• Bow – the top surface of the cymbal where your drumsticks are going to hit the most.
  • Bell – the bump in the center of the ride. Tap it for a bell-like sound.

Be sure to try out different ride cymbals (and hit different areas on the cymbals) to see what sounds best. You’ll see that rock/pop drummers will make different choices than jazz drummers when it comes to choosing ride cymbals because they’re trying to get completely different sounds.

Splash cymbals

Arguably some of the coolest cymbals to bring your hits and accents to life are splash cymbals. Those who love them will often have them spread out across their kit, while others who might not prefer this unique sound will tend to steer away from using them altogether. They’re not one of the “standard” cymbals you’ll find on a kit. It’s more of an acquired taste…

If you look at splash cymbals, you’ll see they’re much smaller, anywhere between 6 and 12 inches. As mentioned previously, smaller cymbals will have a shorter decay time, so it makes sense why splash cymbals work perfectly for accents. Next time you play a splash cymbal, you’ll hear the sound it makes and know why they called it that. They’re great!

Splash cymbals have a lot of flexibility when it comes to placement among the other cymbals in the kit. Feel free to move it around and see where it feels best for your reach.

China cymbals

China cymbals are undoubtedly the bigger, louder, and more aggressive cymbal in the bag. You’ll see these cymbals usually mounted to the right of the floor tom. They look like an inverted crash cymbal.

After hitting one of those, you’ll notice a “trashier” sound that demands to be heard. As stated previously, the larger the cymbal, the more aggressive and louder your sound will be.

In the early 1900s, China cymbals came from China and Turkey. The cymbals produced in China marked a moodier and darker atmosphere, while Turkish cymbals had a warmer and more relaxed character.

Players like the legendary Gene Krupa played a smaller, bell-like China cymbal referred to as the mini-China or China splash. The popularity of the China cymbal rose in popularity once rock and roll skyrocketed.

Now you might be thinking, “Alright, well if this is loud and aggressive, then that must mean it’s for metal or hard rock music, right?”

Not necessarily. Many drummers of different genres have played China cymbals as part of their kit. Here are a just few names just to give you context:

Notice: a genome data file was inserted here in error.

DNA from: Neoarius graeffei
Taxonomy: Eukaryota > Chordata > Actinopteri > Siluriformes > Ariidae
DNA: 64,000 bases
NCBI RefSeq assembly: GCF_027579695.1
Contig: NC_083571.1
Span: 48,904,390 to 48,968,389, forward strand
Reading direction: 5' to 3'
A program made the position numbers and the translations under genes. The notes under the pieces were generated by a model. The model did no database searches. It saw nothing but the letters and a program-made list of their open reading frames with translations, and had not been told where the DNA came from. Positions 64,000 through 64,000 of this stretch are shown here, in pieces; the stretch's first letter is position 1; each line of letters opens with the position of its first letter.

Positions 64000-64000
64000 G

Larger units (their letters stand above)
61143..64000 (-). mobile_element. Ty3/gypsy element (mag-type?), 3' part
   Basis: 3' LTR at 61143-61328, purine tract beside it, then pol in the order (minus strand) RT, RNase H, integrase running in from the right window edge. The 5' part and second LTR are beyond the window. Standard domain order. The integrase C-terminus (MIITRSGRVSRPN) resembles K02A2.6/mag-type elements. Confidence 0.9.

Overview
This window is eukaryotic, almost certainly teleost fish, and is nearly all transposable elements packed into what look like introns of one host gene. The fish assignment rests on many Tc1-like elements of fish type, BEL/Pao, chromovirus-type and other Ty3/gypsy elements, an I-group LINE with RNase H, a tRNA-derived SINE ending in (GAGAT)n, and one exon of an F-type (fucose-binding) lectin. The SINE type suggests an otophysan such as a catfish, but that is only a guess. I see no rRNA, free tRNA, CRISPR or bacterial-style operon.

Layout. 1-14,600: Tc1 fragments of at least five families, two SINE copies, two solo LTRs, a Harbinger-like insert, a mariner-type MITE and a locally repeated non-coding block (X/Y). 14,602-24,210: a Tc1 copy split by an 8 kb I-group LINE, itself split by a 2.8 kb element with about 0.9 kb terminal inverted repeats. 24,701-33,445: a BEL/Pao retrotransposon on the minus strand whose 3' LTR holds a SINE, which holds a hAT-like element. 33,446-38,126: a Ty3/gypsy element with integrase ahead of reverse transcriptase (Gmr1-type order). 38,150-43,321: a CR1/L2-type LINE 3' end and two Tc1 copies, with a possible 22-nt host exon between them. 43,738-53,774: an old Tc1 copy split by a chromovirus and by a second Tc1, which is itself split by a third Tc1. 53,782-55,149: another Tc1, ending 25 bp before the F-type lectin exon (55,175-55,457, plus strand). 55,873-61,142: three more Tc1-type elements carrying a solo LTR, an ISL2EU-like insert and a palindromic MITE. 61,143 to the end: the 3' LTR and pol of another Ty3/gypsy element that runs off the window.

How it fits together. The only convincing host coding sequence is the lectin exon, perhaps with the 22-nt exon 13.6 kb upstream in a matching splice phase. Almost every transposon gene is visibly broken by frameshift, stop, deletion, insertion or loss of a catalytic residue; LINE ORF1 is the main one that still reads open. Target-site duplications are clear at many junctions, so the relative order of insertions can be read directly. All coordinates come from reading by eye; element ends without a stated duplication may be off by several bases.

• Neil Peart
  • Billy Cobham
  • Shannon Larkin
  • Dave Lombardo

If you’re feeling adventurous, try adding the beautiful (yet trashy) texture of a China cymbal to your palette of percussion sounds!

Special effects cymbals

So far, we’ve covered a lot of ground, and there are many cymbals that don’t exactly fit into the categories we’ve discussed previously. These kinds are considered special effects cymbals.

These cymbals come in many different shapes and sizes. Some have holes in them, and some are even made from absolutely ridiculous metals and other materials. The cymbals with holes in them will have a “trashier” sound.

The best way to tell if you’ll like the sound of a special effects cymbal is to just give it a whack. You never know what kind of crazy sounds you’ll find to add to your kit.

Did any of these types of cymbals catch your eye?

The world of percussion instruments is pretty vast, as you can probably tell. What’s important is finding what resonates with you — literally! — and that allows you to perform whatever your creativity calls you to do.

A great way to build a foundation for your kit is to see what cymbals your favorite players use and narrow it down from there. Of course, you don’t want to sound exactly like your favorite drummers. So, once you get a baseline for what different cymbals sound like, experiment! That’s the fun part.

If you’re still not sure which types of cymbals are right for your drum set sound, reach out to the knowledgeable AMS Customer Service reps. Chatting about gear is our thing, and we’d be happy to help you find the gear that’s best for you. Feel free to reach out to our customer service team at 800-458-4076 with any other questions.